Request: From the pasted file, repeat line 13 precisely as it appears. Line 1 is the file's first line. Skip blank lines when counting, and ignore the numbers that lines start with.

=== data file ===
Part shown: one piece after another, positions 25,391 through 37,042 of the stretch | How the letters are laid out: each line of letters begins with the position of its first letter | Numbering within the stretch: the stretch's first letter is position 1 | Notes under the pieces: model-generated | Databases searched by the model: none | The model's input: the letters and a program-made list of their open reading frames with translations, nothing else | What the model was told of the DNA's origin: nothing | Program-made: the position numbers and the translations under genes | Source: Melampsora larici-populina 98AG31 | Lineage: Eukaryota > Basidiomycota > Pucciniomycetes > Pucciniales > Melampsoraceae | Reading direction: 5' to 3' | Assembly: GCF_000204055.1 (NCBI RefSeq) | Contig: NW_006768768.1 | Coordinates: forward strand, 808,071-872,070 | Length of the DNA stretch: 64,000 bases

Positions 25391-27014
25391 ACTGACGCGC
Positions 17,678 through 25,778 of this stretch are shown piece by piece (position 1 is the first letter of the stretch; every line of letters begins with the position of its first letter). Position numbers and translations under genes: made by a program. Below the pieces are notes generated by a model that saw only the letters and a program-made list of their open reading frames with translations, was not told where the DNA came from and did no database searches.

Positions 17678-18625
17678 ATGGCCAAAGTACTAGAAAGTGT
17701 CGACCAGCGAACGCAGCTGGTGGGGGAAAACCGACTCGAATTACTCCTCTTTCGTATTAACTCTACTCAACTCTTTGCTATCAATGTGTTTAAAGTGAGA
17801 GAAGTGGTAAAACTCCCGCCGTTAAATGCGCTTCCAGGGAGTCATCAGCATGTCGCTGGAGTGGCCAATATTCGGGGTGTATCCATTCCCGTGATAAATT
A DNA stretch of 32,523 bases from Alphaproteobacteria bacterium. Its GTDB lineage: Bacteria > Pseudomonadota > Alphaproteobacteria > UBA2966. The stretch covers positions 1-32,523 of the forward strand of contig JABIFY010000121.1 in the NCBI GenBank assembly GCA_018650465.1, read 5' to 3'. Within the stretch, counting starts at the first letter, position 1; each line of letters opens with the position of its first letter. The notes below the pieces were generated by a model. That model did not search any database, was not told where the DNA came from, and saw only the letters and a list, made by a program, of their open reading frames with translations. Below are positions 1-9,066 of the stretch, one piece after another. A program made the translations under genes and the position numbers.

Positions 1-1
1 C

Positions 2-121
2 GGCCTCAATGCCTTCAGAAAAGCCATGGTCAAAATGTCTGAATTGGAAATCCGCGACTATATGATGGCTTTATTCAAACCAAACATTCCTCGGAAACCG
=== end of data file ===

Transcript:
2 GGCCTCAATGCCTTCAGAAAAGCCATGGTCAAAATGTCTGAATTGGAAATCCGCGACTATATGATGGCTTTATTCAAACCAAACATTCCTCGGAAACCG